As I’ve mentioned before (here and here), I’ve been researching the ROI associated with consumer goods (CG) companies using downstream data (e.g., POS, store level inventories, and DC-to-store shipments). One of the conclusions that I have reached is that Category Managers get a better ROI from their investments in this area than other consumer goods manufacturers.
Category Management might be new to many supply chain professionals, so let me provide a brief overview using an excerpt from Wikipedia, since they do a nice job of describing this topic:
Category Management is a retailing concept in which the total range of products sold by a retailer is broken down into discrete groups of similar or related products; these groups are known as product categories. Each category is then run like a “mini business” (Business Unit) in its own right, with its own set of turnover and/or profitability targets and strategies.
The focus of all negotiations [between retailer and supplier] is centered around the effects of the turnover of the total category, not just the sales on the individual products therein. Suppliers are expected, indeed in many cases, mandated to only suggest new product introductions, a new planogram or promotional activity if it is expected to have a beneficial effect on the turnover or profit of the total category and be beneficial to the shoppers of that category.
One key reason for the introduction of Category Management was the retailers’ desire for suppliers to add value to [the retailer’s] business rather than just the supplier’s own. For example, in a category containing brands A and B, the situation could arise such that every time brand A promoted its products, the sales of brand B would go down by the amount that brand A would increase, resulting in no net gain for the retailer. The introduction of Category Management imposed the condition that all actions undertaken … were beneficial to the retailer and the shopper in the store.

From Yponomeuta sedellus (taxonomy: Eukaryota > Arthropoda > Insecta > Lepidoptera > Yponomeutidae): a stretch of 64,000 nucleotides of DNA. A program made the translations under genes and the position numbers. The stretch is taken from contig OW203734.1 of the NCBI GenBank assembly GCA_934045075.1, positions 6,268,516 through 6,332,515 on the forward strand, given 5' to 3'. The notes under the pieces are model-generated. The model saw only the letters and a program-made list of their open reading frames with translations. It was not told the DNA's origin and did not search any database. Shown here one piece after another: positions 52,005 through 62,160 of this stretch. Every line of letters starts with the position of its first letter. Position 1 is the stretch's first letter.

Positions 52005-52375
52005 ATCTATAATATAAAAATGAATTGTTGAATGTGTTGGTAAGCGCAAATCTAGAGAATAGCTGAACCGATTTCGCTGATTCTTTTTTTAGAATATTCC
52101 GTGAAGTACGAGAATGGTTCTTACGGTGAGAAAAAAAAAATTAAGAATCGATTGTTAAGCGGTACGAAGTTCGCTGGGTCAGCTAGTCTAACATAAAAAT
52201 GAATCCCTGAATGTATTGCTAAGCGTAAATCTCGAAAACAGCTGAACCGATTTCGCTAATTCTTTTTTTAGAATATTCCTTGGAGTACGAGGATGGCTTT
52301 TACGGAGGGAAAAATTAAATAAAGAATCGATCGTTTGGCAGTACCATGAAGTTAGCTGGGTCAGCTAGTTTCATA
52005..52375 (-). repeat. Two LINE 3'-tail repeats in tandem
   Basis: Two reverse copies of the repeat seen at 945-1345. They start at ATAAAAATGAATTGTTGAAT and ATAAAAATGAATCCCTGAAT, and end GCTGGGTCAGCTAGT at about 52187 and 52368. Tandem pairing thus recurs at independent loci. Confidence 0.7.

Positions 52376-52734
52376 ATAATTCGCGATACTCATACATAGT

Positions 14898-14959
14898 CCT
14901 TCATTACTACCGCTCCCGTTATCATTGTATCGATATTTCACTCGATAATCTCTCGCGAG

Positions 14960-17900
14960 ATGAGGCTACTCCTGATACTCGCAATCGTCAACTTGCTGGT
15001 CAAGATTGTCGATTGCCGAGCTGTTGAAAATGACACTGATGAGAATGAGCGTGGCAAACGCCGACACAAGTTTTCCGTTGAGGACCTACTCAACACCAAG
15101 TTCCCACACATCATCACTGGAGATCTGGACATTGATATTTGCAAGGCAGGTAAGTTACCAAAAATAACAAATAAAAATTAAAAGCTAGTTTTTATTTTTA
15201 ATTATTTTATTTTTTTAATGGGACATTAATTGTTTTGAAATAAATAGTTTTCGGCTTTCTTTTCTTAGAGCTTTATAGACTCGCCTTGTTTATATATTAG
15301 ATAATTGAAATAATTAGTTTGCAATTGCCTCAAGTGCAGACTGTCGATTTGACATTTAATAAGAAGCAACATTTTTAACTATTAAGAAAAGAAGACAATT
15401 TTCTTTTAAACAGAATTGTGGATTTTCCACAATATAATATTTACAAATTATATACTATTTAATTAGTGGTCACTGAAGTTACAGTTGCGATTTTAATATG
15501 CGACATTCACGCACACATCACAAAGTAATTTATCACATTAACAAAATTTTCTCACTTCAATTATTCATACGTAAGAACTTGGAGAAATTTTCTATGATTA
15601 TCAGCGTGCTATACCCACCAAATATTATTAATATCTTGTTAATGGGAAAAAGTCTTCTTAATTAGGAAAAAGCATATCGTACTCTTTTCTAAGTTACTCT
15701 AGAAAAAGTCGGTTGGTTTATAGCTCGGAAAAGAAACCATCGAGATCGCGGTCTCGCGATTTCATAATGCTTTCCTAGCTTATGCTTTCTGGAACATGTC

Large retail chains tend to employ Category Management and the category captain is usually the largest supplier in a particular category. If a smaller supplier is the category captain, it is usually because their ability to analyze downstream retail data and make intelligent suggestions exceeds that of their larger competitor.
Category captains receive downstream data for all SKUs, including competitor products, in the category they manage. The category captain advises the retailer on the best way to price, display, and promote all products in a category, including those of competitors. While this arrangement ensures retail efficiency, it does raise concerns about possible misuse of power by the category captain.
One of the reasons category captains get a better ROI from technologies that allow them to leverage downstream data is that they have better lines of communication with their retail partners. So, in addition to account teams talking about new product introductions and promotions, the CG customer supply chain teams meet regularly with their replenishment colleagues at the retailer and make suggestions about how the retailer’s replenishment settings should be changed, why they believe their POS forecast for a particular product and region is better than the retailer’s, and so forth.
One can’t help but think that the category captain spends more time making sure their products leap off the shelf instead of their competitor’s products in the category.
But maybe I’m just being cynical.